Work is in the spotlight – and precarious workers need support more than ever
Story text Heading link
Everyone, it seems, has something to say about America’s workforce since the onset of the COVID-19 pandemic. While opinions and attitudes have varying degrees of truth to them, Elizabeth Fisher, deputy director of the UIC Center for Healthy Work, says the prevailing societal conversation reflects the collision of the pandemic and pre-existing discontent with unhealthy working conditions.
“Our center is very focused on work as asocial determinant of health. We need to talk about the social construction of work and how we live our day-to day lives,” Fisher said. “People are sick and tired of unhealthy working conditions, and they want to talk about things like rights, wages, benefits, work life balance, and retirement. We need to give workers the power and space to consider what healthy work is or can be.”
With renewed funding through 2026 from the National Institute for Occupational Safety and Health (NIOSH), the Center for Healthy Work is launching new interventions aimed at strengthening opportunities for low-wage workers and workers in precarious jobs, while also continuing the Center’s established projects in Chicago. Kirsten Almberg, (PhD ’16, MS ’12), research assistant professor of environmental and occupational health
sciences, will lead the Center as its new director following the retirement of Lorraine Conroy, ScD, professor of environmental and occupational health sciences.
The Center’s Greater Lawndale Healthy Work (GLHW) community-based participatory research project is its longest-running effort, and the project’s evidence-based, community driven interventions have specifically focused on the challenges for workers in precarious jobs that have worsened during the pandemic.
Working with the Street Vendors Association of Chicago and Equity and Transformation, the GLHW team with the support of Susan Kaplan, JD, research assistant professor of environmental and occupational health sciences, published a policy analysis on the home-based business ordinance and ways it could pose challenges for informal workers in Greater Lawndale. Another effort brought together community partners and residents to increase knowledge and awareness about worker cooperatives. With Free Spirit Media and Yollocalli Arts Reach, the GLHW launched a trauma- informed youth-led COVID-19 Stories Project to understand how the pandemic impacted the work situations of Greater Lawndale community members.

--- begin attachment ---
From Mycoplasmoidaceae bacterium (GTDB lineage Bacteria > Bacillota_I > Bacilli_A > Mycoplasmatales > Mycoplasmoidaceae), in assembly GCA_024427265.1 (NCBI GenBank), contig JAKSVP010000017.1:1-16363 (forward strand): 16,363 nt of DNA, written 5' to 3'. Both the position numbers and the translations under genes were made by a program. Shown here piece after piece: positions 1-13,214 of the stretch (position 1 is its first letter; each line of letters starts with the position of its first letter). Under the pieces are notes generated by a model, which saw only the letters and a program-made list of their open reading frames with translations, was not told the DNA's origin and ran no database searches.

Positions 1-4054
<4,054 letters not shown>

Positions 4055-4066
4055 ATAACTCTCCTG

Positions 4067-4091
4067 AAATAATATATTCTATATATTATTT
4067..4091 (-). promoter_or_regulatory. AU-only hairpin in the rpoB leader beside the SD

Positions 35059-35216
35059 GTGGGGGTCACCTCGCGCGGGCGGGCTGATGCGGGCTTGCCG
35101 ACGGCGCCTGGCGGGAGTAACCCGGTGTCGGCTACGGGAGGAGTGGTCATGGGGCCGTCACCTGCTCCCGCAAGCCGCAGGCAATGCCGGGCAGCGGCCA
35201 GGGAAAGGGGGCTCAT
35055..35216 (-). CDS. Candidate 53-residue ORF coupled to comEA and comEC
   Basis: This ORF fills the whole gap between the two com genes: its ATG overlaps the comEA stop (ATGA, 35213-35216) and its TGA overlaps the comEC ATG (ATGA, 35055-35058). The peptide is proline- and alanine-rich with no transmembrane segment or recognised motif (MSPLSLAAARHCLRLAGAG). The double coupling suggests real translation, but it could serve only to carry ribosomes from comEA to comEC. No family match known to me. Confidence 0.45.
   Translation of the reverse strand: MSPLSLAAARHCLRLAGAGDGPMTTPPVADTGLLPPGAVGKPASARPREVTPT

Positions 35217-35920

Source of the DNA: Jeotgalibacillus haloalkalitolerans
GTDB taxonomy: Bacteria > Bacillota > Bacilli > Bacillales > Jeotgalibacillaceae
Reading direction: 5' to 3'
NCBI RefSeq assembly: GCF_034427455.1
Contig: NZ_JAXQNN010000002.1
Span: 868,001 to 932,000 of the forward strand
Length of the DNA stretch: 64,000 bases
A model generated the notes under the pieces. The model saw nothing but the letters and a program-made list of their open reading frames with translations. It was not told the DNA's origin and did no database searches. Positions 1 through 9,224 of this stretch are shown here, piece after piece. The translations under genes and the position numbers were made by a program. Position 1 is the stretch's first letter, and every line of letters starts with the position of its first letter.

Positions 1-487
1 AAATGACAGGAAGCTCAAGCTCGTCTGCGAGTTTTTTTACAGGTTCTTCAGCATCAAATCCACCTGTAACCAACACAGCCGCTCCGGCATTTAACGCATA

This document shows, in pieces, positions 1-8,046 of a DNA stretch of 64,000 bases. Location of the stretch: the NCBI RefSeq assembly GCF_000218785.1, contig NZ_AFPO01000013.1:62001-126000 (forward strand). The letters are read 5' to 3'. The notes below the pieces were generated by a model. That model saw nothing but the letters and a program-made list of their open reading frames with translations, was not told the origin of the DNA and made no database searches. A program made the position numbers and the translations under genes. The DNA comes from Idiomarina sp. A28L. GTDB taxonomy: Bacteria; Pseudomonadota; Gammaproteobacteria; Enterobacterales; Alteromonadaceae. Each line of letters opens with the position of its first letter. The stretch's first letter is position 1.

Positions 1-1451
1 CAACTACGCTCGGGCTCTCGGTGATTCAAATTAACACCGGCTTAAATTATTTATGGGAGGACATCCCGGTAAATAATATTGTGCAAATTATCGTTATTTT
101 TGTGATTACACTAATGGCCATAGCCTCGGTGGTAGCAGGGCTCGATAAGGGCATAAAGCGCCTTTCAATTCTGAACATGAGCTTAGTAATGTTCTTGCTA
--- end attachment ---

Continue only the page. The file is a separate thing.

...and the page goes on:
Another intervention is aimed at small business owners, policymakers, youth, workers and community leaders to inform critical dialogue and challenge knowledge, attitudes and beliefs related to work and health. The GLHW developed Greater Lawndale Loteria, a traditional game of chance akin to bingo that contains 54 originally illustrated cards created by a local artist in North Lawndale, with educational narratives that highlights assets, precarity levels, history about Chicago labor movements and know your rights information. Another policy effort aims to support temp workers’ health through changes to workers’ compensation systems in Illinois.
With renewed NIOSH funding, the GLHW’s next steps include a photovoice research study with informal workers, a neighborhood feasibility study of worker cooperatives and a community business healthy work certification program.
Other Center efforts include collaborating with a local large employer to develop and implement a process that uses data to identify the factors that prevent worker well-being — like social determinants of health or diversity, equity and inclusion factors. The goal is to improve worker health through a
method for organizational decision-making that fosters healthy work initiatives as a sustainable business strategy. The center will also expand collaborations across systems-level partners, like those in public health agencies and worker advocacy groups.
“People are opening their eyes and seeing that there are levels of precarity in a lot of jobs,” said Sylvia Gonzalez, (MPH ’15), a project manager of the GLHW project. “It’s a sign of solidary that workers are building in these difficult times.”